Monday, March 25, 2013

Taiwan II: Lavender Morning, Hakka Afternoon, Fengjia Night

Beautiful & Breakfast by williamnyk
Beautiful & Breakfast, swiped from williamnyk on Flickr.
BONUS MATERIAL in this super long-winded post (second in the series of many!): Taiwan Celebrities -- Fengjia Faun and Adidas Anthony!

Breakfast was not part of our package at Athena Ming Shu, so we had to walk out to find food at the nearby breakfast joints. Lewis provided us with several options and we chose to eat at Good Morning! Beautiful & Breakfast. Gotta love their English. More about that later. This joint serves up 'Western' breakfast-- sandwiches and what not. Reading materials include newspapers and tabloids with stories showcasing KTV girls singing topless. Beside the breakfast place was a gym and its interesting to note that the glass windows were all plastered with pictures of hawt topless men. That's motivation for ya. Back at the B&B, we checked out and boarded our carrier. Won't be back to Taipei until Thursday!


As we made our way to Hsinchu, Lewis asked whether we wanted to see Pinang Xi Shi, a "profession particular to Taiwan, undertaken by scantily dressed, young females on the roadside displaying their bodies while selling Areca catechu" [wiki]. Of course we weren't interested. If Taiwan had the A&F version, I would have said yes in a heartbeat. But since we were there, what the heck. Lewis stopped by a shop and opened the window. Out bounced a girl with bad foundation, crooked teeth and sporting some cleavege. Paid NTD50 for a box of betel nuts. Stopped at the next shop and Lewis bought us several cans of hot Mr. Brown coffee. She looked worse than the first girl. Anyway, the hallmark of the betel nut shop is a neon sign in the shape of a fan. And one can see this sign all over the place. The betel nuts were packed into a box similar to playing cards, except that it was emblazoned with a bikini-clad woman. In case we bared all over his cushion, Lewis handed us tissues and a plastic cup. I fished one betel nut out and chewed on it. Lots of juices. Neither KH nor SK tolerated it. Spit it out almost immediately. When I found it a bit dry I spit out the hampas. Quite a weird affect it had. My chest felt weird and I could feel that my face was warm. Quickly drank some coffee to clear my mouth. But that feeling stayed with me for more than an hour.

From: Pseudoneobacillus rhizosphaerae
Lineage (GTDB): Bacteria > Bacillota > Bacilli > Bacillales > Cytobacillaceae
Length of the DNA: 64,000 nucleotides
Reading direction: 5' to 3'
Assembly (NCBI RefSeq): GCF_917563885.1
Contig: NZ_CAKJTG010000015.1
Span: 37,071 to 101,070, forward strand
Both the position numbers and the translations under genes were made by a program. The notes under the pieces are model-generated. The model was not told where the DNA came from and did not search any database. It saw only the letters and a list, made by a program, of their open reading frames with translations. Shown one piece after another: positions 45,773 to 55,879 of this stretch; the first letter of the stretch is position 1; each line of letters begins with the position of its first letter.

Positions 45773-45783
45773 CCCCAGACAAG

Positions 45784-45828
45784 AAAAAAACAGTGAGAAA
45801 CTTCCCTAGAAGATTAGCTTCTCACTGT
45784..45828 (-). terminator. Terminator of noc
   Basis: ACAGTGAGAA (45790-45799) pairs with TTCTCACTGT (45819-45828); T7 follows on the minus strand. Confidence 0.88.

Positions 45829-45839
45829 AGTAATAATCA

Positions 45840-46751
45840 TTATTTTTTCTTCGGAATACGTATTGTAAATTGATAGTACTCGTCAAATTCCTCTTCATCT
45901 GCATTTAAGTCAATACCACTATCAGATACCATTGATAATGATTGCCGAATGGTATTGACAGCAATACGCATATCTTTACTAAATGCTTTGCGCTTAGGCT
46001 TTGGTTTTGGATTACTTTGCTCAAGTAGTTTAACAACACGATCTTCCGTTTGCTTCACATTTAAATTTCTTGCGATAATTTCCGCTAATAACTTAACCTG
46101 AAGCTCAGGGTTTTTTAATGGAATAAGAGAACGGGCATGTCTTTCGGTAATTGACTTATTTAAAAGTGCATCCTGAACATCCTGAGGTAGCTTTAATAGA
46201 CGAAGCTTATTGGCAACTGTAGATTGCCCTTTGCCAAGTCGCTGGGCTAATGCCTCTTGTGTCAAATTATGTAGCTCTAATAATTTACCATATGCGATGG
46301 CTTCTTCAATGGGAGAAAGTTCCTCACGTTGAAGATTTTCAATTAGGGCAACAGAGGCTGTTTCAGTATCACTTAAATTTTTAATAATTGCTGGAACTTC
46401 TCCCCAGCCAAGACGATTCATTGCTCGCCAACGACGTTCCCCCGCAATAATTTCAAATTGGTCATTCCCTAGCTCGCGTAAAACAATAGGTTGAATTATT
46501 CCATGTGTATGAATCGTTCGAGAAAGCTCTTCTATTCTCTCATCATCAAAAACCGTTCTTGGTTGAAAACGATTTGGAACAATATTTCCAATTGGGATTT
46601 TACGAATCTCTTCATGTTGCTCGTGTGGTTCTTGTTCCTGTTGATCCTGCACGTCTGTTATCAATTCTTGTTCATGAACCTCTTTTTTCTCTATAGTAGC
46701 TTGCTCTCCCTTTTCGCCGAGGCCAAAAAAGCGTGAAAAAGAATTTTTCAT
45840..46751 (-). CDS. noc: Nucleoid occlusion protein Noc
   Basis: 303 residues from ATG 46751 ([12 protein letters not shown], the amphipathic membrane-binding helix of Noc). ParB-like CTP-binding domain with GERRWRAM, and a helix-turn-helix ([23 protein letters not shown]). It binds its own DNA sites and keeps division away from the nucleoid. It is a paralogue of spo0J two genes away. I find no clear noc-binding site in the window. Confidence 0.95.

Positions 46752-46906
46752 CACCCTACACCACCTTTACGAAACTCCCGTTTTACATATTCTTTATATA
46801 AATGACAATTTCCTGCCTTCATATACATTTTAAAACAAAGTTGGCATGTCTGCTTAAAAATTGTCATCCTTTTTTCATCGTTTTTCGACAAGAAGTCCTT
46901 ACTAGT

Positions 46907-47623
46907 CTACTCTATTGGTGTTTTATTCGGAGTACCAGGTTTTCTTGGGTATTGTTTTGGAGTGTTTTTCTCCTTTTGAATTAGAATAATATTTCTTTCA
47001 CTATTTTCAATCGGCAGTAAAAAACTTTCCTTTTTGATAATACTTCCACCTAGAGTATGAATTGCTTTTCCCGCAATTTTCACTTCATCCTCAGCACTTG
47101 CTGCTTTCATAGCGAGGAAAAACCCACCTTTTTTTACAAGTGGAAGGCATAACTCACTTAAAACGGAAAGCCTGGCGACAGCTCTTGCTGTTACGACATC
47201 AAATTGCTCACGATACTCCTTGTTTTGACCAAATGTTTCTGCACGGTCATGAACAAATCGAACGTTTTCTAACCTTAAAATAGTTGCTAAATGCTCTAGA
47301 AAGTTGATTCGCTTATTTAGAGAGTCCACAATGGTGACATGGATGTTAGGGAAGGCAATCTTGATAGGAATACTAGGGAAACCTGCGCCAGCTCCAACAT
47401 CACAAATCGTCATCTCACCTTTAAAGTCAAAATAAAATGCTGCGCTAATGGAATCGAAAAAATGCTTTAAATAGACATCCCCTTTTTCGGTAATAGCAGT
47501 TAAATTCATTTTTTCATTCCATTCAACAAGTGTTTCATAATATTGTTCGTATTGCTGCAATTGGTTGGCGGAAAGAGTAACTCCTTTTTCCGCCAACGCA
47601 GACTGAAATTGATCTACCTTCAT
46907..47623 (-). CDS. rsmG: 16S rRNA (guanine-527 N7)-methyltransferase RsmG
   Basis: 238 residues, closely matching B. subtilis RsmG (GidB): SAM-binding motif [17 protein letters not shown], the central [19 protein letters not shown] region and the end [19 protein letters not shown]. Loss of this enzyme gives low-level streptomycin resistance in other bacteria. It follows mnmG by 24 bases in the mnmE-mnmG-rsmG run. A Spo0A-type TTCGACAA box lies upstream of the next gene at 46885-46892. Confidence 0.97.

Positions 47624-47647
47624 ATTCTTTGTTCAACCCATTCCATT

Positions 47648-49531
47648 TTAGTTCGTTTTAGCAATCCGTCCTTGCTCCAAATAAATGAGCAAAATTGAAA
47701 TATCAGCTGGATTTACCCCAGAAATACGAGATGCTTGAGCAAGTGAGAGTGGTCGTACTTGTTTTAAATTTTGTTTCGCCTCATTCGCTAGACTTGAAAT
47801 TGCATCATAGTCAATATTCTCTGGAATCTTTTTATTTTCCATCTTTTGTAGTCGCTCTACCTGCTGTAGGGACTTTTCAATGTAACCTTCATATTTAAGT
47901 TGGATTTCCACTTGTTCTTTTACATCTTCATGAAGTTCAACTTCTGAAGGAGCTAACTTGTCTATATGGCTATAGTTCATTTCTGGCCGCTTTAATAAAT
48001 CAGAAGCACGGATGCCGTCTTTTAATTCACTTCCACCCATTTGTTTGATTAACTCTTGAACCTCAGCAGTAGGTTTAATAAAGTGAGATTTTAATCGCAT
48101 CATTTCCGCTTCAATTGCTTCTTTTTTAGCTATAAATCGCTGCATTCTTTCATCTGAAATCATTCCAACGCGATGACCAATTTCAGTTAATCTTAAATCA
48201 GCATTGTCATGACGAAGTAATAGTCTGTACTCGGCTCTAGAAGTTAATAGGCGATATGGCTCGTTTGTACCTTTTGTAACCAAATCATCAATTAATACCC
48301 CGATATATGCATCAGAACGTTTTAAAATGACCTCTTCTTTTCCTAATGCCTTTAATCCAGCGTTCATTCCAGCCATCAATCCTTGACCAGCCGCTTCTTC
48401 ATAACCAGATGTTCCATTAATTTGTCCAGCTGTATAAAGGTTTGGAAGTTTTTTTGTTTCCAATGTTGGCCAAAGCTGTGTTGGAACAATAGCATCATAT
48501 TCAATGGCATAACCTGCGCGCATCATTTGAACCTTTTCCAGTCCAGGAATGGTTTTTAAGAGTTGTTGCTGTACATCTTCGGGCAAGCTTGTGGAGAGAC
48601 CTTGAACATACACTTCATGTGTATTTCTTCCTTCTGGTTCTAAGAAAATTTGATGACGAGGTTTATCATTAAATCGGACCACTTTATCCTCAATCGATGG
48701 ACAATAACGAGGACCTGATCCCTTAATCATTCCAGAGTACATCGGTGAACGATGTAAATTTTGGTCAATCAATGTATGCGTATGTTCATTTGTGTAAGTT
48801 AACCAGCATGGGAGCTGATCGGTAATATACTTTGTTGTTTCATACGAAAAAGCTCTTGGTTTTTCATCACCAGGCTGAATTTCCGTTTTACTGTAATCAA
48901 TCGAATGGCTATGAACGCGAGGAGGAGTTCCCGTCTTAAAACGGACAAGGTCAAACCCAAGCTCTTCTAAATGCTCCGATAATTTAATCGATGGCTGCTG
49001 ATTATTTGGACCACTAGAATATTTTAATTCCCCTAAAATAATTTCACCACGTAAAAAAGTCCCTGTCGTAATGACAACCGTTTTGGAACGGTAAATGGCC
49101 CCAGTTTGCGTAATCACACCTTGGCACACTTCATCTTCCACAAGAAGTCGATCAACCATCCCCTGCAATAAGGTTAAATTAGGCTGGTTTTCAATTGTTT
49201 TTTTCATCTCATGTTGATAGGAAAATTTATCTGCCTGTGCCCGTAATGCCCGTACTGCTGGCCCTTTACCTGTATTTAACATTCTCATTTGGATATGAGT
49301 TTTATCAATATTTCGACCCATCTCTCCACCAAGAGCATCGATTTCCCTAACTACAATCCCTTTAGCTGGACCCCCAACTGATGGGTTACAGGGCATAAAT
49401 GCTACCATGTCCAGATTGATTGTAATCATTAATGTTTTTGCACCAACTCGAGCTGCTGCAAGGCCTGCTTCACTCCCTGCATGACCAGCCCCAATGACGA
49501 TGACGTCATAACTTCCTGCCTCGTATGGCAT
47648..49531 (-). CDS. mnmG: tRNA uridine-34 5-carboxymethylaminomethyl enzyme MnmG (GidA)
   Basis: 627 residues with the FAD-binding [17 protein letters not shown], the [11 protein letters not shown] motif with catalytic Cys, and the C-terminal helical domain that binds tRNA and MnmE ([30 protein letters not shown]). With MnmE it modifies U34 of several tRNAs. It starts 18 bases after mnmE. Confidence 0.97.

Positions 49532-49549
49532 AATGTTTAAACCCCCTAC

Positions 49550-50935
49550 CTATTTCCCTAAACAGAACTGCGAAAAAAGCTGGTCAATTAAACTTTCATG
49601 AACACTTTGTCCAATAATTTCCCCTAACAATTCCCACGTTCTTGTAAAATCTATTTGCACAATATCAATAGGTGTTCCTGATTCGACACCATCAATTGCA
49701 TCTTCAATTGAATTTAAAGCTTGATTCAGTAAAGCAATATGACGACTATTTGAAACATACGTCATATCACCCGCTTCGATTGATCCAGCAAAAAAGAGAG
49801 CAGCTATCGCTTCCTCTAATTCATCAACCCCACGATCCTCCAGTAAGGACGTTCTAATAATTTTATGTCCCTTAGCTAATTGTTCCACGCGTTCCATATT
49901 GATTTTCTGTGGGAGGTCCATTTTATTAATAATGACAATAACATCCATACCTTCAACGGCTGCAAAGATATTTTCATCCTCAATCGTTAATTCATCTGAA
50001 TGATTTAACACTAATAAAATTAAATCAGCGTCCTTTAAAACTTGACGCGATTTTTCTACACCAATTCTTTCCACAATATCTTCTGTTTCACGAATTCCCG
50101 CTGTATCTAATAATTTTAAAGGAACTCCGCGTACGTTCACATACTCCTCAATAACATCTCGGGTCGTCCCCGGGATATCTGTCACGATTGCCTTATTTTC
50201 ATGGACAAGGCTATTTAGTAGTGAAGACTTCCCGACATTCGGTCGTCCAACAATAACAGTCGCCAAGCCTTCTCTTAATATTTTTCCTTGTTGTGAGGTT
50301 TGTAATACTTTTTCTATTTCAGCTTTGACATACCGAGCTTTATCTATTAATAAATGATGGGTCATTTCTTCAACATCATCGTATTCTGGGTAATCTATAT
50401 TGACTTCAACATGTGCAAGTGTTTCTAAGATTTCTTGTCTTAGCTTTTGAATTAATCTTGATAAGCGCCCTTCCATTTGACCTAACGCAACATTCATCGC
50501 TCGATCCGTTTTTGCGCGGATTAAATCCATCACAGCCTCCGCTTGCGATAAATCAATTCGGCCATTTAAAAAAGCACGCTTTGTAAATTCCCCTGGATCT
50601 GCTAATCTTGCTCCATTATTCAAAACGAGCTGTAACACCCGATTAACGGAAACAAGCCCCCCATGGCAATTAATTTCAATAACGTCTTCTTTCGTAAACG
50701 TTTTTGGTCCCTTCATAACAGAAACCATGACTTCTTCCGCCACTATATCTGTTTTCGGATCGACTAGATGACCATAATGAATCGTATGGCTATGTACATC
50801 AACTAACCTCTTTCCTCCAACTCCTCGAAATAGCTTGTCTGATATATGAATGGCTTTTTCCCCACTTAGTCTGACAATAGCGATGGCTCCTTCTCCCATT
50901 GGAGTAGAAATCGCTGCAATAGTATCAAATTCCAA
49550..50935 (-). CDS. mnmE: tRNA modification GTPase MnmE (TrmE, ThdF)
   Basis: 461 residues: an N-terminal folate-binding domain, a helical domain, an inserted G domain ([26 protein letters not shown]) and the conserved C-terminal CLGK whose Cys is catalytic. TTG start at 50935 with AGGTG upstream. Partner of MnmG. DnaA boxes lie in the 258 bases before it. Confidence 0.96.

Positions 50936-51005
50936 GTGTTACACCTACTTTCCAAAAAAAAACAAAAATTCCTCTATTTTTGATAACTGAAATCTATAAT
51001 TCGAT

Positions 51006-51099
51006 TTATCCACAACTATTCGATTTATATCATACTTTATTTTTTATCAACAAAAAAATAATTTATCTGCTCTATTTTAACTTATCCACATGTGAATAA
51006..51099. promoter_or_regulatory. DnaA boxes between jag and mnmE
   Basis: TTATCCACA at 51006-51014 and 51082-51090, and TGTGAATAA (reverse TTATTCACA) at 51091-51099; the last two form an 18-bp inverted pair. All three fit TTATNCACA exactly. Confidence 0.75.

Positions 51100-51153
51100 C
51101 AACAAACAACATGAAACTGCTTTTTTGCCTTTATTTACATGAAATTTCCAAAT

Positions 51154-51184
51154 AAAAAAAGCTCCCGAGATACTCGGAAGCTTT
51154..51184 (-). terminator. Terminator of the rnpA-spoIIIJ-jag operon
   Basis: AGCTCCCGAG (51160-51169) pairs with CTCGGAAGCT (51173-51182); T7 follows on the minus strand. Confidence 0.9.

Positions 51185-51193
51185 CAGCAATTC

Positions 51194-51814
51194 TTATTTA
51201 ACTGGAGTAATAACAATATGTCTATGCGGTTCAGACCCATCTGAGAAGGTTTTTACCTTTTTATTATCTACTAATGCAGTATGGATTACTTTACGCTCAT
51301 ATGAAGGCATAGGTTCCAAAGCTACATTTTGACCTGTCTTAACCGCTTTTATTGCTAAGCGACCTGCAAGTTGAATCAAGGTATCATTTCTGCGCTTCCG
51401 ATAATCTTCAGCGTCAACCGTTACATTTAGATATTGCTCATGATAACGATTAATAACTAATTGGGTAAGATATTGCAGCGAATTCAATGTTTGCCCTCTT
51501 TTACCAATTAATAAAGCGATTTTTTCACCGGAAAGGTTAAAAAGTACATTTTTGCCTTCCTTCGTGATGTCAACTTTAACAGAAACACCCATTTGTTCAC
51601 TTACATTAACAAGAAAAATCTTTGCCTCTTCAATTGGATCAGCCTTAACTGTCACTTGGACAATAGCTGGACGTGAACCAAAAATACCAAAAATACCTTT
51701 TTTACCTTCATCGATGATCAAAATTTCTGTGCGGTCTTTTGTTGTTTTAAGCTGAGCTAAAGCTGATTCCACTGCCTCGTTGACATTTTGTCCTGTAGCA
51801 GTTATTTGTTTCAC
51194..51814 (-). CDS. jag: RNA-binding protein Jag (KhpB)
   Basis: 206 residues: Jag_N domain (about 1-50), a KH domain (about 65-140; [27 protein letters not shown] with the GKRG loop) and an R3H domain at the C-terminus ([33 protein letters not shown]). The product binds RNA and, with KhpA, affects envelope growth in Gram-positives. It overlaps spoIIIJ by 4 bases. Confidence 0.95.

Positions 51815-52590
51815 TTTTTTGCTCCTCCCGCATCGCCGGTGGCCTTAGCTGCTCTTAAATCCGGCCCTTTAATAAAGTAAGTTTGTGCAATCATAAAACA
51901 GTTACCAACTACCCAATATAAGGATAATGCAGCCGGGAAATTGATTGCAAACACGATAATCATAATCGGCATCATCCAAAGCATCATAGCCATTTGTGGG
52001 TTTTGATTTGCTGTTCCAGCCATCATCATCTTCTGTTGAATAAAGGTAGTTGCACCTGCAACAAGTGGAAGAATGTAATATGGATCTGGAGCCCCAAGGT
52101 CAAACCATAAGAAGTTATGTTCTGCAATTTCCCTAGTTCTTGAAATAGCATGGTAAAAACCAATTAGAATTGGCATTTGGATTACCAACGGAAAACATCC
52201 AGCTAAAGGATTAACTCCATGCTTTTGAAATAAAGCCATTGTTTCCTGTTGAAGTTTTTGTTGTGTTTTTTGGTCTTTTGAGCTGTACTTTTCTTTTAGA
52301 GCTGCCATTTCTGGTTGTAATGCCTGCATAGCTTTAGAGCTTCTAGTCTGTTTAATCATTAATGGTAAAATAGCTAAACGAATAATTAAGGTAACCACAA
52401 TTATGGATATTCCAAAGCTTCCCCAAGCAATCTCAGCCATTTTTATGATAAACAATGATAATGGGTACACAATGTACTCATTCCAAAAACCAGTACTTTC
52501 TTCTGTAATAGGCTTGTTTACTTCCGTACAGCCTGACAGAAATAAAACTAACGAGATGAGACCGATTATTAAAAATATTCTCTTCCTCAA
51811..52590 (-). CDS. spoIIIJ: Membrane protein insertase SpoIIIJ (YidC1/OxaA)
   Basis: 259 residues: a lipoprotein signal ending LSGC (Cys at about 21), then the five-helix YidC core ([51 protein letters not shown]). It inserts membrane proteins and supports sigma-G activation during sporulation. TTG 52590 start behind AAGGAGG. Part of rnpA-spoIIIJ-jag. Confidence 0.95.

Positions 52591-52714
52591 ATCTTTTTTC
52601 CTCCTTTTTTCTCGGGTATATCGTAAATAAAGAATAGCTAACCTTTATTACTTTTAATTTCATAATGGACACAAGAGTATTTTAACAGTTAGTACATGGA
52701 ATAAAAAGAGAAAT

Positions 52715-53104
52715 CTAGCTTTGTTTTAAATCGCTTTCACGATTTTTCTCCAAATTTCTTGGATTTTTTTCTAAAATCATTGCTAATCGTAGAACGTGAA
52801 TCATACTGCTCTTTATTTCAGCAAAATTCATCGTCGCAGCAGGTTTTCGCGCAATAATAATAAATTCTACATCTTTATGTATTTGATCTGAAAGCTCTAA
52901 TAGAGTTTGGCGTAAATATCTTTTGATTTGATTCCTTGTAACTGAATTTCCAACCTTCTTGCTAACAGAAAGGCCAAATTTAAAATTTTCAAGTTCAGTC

Didn't take long for us to arrive at the Hsinchu chapter of Lavender Cottage. When we arrived at the remote hilltop cottage, it was drizzling and super cold. Luckily there was a heater at the entrance, but that was just a temporary respite. The whole place was full of greenery and had a rustic feel to it. First of all, we rushed to the loo where the urinals had an open air concept. But that wasn't cool in the current weather condition. There was a wishing tree where you could hang your wishes on it. Just fold out a box, write your wish and put in a stalk of dried lavender. KH and I did not write anything, we just held it in our hands, thought of what we wanted and tied it to one of the branches. By that time, our fingers were already feeling numb and I was wishing for gloves. We pressed on and admired the beautiful scenery, but we only saw a few sparse bushes of lavender here and there.

Wishing Tree


Desperate for warmth, we ran into the cottage which was actually a restaurant. Went upstairs to order some hot tea and snacks. Had firsthand experience of the Taiwanese service staff sing-song. Don't know why, but they seem to need to speak in a cute-sy, melodious manner. Ordered lavender-horse tail tea, oatmeal biscuits and cake. Delicious and with good presentation. Asked the waitress where was the lavender farm, and she said that what we say out there was it. Opps. In my heart I was expecting for something like in Provence, France where the it was purple as far as the eye could see. Oh well. Time to move out in the cold again. Not a very big place to explore. Lastly we explored the gift shop and walked out with some lavender goodies.